Coloring Mandalas


It’s holiday time in our house and with no school until the 9th of January, we’ve been scheduling lots of activities with our children.

Now they are more grown-up kids, most of our time has been spent outside, at relatives’ or friends’ houses or even at the theatre.

But one of the most successful activities of this time around, has been coloring Mandalas.

I read some time ago in Planting Seeds: Practicing Mindfulness With Children, another one of the wonderful books by Thich Nhat Hanh, how this activity could be simple and relaxing for kids of all ages…and not only for them!

Browsing on the web, I found lots of links, in Italian too, like this one by Claudia, written in her blog The little house on the prairie, so I decided to give Mandalas a try.

As I wrote in the post Bellies & siblings, this is a very challenging moment in our family life, due to my child P.’s aggressive reactions, especially towards his older brother.

Though I made some plans to take children engaged in some sort of activities during the entire days, I am currently suffering from managing transitional moments between the activities, as for instance, that challenging time while making lunches or dinners.

The art of Mandala has been used from ancient times and in different cultures around the world to visualize the circular form of life and universe.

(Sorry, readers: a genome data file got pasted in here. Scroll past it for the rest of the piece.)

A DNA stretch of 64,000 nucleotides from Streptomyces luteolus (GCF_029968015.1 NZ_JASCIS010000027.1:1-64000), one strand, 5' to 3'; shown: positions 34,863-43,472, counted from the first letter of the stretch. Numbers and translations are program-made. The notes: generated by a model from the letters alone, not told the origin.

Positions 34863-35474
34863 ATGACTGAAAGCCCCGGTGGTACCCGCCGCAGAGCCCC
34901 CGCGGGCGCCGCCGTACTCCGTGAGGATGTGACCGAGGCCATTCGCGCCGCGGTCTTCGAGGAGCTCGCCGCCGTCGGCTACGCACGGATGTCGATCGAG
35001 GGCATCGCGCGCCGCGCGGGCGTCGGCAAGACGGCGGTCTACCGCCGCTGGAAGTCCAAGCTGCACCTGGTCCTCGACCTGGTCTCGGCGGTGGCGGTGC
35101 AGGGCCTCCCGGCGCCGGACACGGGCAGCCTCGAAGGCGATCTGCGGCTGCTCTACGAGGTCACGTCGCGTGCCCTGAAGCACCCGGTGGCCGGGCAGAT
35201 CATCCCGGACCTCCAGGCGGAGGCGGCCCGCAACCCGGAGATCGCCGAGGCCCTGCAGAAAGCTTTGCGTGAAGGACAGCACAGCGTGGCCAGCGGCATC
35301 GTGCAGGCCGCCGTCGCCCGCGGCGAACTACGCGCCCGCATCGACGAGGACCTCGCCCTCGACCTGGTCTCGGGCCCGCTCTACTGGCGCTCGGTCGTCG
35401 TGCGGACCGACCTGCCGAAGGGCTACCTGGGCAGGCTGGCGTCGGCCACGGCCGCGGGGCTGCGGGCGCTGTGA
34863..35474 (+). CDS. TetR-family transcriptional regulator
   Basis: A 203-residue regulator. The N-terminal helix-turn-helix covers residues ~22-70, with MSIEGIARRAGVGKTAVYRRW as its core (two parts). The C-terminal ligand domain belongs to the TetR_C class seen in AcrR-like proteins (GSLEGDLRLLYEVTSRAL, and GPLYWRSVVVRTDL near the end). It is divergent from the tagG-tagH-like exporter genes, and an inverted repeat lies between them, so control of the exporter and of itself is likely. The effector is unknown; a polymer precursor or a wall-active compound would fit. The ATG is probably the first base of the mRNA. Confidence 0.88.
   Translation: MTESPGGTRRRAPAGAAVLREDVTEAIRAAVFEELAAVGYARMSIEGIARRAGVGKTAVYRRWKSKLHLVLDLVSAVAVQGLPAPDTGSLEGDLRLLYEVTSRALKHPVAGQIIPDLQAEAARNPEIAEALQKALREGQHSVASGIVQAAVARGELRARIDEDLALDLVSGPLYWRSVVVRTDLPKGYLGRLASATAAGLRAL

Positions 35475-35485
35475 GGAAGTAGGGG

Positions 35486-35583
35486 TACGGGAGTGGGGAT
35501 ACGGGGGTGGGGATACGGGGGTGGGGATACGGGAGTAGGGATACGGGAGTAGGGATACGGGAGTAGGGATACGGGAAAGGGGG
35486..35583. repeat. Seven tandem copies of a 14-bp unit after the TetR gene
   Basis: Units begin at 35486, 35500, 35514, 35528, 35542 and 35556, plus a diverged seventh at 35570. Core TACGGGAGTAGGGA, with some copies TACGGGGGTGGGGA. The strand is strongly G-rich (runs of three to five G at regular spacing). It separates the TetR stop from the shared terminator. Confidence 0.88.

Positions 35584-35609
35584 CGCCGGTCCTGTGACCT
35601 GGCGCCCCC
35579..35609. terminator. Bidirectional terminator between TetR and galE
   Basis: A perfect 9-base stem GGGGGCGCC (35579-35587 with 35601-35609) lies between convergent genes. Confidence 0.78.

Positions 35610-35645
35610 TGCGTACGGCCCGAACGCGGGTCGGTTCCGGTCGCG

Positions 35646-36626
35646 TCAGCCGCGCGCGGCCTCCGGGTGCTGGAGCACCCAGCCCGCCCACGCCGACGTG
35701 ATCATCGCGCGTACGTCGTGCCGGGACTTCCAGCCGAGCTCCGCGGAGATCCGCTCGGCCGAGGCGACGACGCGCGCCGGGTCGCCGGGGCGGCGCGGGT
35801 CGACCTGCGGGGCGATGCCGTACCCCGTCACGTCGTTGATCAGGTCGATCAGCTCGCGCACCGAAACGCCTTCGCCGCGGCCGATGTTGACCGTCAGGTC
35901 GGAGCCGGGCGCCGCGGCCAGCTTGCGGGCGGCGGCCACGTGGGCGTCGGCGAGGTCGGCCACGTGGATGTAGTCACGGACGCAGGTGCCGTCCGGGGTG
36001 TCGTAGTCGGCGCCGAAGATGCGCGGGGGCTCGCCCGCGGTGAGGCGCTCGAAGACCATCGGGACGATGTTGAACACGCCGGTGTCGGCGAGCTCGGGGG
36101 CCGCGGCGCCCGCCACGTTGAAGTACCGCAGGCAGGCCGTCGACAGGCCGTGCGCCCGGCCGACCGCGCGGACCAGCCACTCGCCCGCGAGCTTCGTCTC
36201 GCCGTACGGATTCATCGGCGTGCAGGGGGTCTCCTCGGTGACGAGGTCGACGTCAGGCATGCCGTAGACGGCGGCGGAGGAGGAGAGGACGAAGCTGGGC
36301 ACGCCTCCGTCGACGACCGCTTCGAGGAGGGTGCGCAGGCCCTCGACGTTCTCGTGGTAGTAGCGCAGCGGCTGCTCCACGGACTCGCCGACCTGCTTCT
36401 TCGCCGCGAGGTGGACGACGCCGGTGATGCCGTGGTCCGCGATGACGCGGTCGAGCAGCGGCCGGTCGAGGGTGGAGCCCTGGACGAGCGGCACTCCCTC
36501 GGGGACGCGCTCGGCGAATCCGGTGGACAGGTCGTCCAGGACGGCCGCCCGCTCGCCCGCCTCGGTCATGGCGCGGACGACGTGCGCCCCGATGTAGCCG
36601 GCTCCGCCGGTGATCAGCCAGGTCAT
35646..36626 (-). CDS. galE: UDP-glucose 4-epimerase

Coloring Mandalas, it is said, helps finding balance and focus and it could have a reassuring and relaxing effect. Marie Louise Von Franz, Jung’s most famous pupil, used, as his master, Mandalas to study human personalities. She underlines how, by the art of Mandalas, individuals can reach clarity in psychic confusion and how they can actually empower new positive psychical abilities.

My children love drawing, but when they are at home, they usually prefer to draw by their own than coloring pre-made drawings. I attribute this to the fact both of them have been taught in school to color inside the borders as the main priority in creative arts.

However, I had been noticing that both of my children were soon attracted by the shape and the symmetry of the printed Mandalas I gave to them and they immediately began to color in a focused and quiet atmosphere.

Even P., who usually gets easily stressed if those kind of activities last for too long, surprisingly asked me to color some more of them.

Even more surprisingly, the quiet atmosphere protracted for the rest of the afternoon, even in challenging moments that usually require my full attention and patience, as for instance, before and after dinner, when children are nervous and tired and they get easily frustrated or excited.

We are longing to come back to coloring Mandalas, as soon as possible.

Fortunately, the web is full of links where anyone can download for free amazing Mandalas for kids.

For our fist experiment, we downloaded Christmas theme Mandalas too, in fact, actually there are so many out there, that you just need to digit “coloring mandala” in the search box and you’ll get millions of them!

If you are interested in purchasing the Thich Nhat Hanh’s book I wrote about in this post, you can do it from this affiliate link: